Learning how to shift gears on a mountain bike effectively is an essential skill for beginner mountain bikers to learn.
Shift the right way and you’ll find many things in mountain biking become a whole lot easier. Easier climbing, accelerating, slow tricky corners, getting over obstacles, keeping up with others, and the list goes on.
But as a beginner mountain biker it’s hard to get better at all those things if nobody teaches you how to shift gears. Your first rides may be a case of just trying to keep up with your buddies. No time to ask questions there. You’re too busy puffing and pedaling!
Well the wait is over. Here are…
The rules of gear shifting love
Follow these rules to develop good shifting habits that will enhance your riding style and efficiency in no time
- never force the chain with your shift lever pressure, but rather think of shifting as ‘guiding’ and ‘allowing’ the chain to change place
- whether changing to a harder gear to speed up or an easier gear to slow down, always keep pedaling during the shift, but back off your pedaling force just prior to every shift and until the shift completes
- anticipate the trail conditions ahead of you and change to the right gears in advance. This will help you maintain as much momentum as possible, increasing your riding efficiency and speed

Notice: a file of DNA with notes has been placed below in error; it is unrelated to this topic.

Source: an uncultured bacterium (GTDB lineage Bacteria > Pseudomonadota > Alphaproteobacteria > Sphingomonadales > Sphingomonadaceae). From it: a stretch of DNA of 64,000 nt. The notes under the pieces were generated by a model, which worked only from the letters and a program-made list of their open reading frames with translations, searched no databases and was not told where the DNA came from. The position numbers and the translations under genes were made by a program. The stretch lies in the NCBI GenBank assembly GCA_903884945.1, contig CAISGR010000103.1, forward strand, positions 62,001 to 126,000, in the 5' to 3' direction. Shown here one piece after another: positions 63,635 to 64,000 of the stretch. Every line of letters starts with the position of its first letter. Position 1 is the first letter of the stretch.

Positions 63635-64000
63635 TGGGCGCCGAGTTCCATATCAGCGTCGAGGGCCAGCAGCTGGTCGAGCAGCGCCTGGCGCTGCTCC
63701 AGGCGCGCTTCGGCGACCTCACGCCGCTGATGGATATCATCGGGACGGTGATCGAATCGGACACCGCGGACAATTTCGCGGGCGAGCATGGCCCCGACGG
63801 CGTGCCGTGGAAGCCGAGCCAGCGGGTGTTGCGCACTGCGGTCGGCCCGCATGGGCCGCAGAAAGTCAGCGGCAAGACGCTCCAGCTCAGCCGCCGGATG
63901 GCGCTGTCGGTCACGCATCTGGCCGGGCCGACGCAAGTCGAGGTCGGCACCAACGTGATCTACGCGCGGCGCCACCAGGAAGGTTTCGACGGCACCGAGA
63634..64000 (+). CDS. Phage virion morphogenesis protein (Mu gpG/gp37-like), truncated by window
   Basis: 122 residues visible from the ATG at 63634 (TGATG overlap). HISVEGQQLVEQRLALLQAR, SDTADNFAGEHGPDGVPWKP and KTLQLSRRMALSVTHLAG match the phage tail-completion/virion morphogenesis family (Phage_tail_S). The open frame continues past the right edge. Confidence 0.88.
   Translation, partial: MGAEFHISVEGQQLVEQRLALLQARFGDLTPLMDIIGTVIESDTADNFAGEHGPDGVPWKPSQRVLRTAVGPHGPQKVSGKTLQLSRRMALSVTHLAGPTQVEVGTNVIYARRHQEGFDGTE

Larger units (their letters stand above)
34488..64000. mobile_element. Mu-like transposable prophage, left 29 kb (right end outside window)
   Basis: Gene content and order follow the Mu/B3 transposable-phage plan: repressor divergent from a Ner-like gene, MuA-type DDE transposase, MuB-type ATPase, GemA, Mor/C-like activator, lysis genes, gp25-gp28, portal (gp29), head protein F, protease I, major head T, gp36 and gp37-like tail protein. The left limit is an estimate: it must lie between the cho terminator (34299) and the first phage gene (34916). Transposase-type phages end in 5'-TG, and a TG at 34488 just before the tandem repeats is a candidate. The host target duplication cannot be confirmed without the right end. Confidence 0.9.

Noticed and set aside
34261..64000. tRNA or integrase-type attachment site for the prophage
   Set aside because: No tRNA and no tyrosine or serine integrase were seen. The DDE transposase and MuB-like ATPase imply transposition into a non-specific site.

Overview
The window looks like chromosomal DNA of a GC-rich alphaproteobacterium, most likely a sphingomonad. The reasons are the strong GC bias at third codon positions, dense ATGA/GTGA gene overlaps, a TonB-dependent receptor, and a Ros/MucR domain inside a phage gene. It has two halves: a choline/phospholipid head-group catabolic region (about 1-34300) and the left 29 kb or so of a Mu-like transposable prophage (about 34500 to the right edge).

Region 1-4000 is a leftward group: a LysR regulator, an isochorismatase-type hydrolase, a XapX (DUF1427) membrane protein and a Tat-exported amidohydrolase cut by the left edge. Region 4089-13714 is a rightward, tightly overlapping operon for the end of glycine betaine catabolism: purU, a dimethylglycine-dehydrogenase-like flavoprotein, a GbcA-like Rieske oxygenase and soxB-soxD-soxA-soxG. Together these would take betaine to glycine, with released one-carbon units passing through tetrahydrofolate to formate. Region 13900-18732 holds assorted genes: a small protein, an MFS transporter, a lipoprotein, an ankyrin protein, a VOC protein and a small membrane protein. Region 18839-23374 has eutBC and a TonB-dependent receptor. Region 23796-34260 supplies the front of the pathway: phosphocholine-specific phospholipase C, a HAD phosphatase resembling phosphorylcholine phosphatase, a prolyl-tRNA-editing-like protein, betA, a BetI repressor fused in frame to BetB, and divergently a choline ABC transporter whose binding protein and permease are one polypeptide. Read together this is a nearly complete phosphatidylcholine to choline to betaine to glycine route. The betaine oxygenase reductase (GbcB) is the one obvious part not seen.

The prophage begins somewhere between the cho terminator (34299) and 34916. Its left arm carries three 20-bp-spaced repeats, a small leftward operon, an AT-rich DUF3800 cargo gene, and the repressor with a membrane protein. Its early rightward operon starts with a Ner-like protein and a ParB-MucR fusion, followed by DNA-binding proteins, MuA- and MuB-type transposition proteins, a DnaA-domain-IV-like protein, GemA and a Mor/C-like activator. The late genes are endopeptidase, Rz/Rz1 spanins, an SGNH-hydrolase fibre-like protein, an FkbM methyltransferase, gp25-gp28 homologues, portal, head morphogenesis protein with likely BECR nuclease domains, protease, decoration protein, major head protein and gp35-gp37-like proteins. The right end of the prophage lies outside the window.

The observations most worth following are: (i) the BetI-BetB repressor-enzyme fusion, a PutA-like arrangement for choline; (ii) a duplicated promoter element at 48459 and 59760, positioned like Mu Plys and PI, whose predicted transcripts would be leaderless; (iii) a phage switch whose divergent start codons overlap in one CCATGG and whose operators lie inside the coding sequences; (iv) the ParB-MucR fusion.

- for hill climbing in particular, make sure you change to the easier gears just before you think you need to. This will help you keep as much momentum as possible and are back on that next gear with smooth pedal power at the right time. If you wait till you have to change gears it’s too late!
- lubricate your drive train and gear shifter cables regularly with good quality mountain bike chain oil (easiest way to lubricate cables here)
- always ride with a good chain line
Shifting gears like a real mountain biker
Often beginner mountain bikers use a pedaling speed which is too slow, say 55 – 60 revolutions per minute. This slow RPM or cadence puts unnecessary strain on your knees and kills your momentum at the hills. Slow pedaling also slows gear shifting by increasing the amount of time it takes for gear ramps and pins to help shift the chain.
Sure, we’re only talking the difference of seconds, but pedaling and hard produces shifting delays. And these delays ultimately affect the speed at which you think and act on the bike. So speed up that pedaling rhythm and not only will your gears shift faster, your confidence will improve and your decision-making on the bike will become faster too.
How fast should you pedal?